How to make the state stronger in a peripheral European economy?

13 Nov

First, lets start with the state’s money. In 2011 Romania and Lithuania had the lowest tax receipts per GDP in the EU and at 29 percent of GDP tax collection was below the 38 percent average for the new member states. IFIs and the EU pushed for better tax collection and the World Bank in particular contributed useful expertise in 2012 on how to boost the tax collection capacity of the Romanian state. Yet political backing for massive tax evasion rather than the incompetence of tax collectors that is the main issue. For in reality there is a lot of room for increasing government revenue.

If one looks at the implicit tax rates (i.e. the ratio between actual revenue collected from a given tax handle to the size of the tax base for that tax handle) the picture is very bleak: individuals and firms pay only 40 percent of what they owe. Indeed, no less than 4.3 percent of GDP is lost through the government’s failure to shrink the size of the informal labor market. This is not for lack of simplicity. The introduction of a flat tax in 2005 is the epitome of a simple tax system yet it only marginally increased tax compliance for personal income, while for corporations it was even lower in 2010 than in 2004. Moreover, the Romanian tax system is the worst in the EU at collecting VAT, leading to a loss of 3.8 percent of GDP through tax fraud. Summing up, even if the tax system would not be made more progressive, the Romanian tax collectors could raise for the government 8.1 percent of GDP.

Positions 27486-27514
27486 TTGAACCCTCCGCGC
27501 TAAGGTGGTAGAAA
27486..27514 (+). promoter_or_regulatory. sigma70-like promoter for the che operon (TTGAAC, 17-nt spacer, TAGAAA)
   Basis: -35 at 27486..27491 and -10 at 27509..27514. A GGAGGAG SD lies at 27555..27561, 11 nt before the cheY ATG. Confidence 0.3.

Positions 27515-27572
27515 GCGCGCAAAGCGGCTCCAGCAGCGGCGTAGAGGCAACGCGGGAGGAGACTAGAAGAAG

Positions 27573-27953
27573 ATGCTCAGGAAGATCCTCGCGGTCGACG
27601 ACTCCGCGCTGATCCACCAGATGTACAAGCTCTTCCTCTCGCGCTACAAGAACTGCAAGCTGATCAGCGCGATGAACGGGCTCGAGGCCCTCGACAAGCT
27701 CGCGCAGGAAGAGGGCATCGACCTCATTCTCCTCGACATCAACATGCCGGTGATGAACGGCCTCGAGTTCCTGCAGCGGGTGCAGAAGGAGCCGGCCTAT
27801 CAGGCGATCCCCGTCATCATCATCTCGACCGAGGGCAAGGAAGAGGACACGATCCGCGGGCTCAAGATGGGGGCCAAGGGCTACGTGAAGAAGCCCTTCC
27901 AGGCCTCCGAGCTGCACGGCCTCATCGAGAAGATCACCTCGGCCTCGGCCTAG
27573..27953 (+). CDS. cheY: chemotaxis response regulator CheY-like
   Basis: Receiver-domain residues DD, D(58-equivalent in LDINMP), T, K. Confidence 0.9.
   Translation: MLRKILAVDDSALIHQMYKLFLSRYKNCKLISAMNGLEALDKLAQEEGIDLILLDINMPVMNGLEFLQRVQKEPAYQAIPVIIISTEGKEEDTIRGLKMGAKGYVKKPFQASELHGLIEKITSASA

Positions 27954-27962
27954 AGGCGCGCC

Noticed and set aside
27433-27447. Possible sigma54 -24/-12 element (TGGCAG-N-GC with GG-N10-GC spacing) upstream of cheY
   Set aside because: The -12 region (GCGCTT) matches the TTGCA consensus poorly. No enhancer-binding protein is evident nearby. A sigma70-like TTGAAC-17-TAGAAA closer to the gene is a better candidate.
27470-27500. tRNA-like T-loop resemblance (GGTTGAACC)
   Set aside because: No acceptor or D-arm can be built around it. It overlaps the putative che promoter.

Oh, and did I mention the corporate sector? There is a lot of noise around state owned corporations not paying their taxes. Yet any straight talking economist in the Ministry of Finance would tell you that of the roughly ten billion euros owed to the government every year and never paid, only one is owed by the much maligned public sector. The rest is owed by Schumpeterian heroes in the private sector. So much for self-serving morality tales.

As for calls to privatize all state enterprises let’s just consider for a second the fact that two thirds of SOEs are both profitable and solvent. A little more than a third of them are loss-making, thus generating quasi fiscal deficits for the state that remain off budget. The distribution is sectoral, with energy and gas having net operating profits and transportation producing loses (Romanian Fiscal Council 2011). These loses make to arrears, undermining tax and social insurance revenue. Following the introduction of Eurostat rules, around 30 SOEs have more than half of their revenues from government subsidies over a three-year period. This means that the general government balance will lose .5 percent of GDP. Yet the bulk of loses (1 percent of GDP and growing) are concentrated in rail and coal mining. Only one manufacturing plant (Oltchim) was loss making. The next biggest miscreants were private firms in tobacco and food processing. Just for the record.

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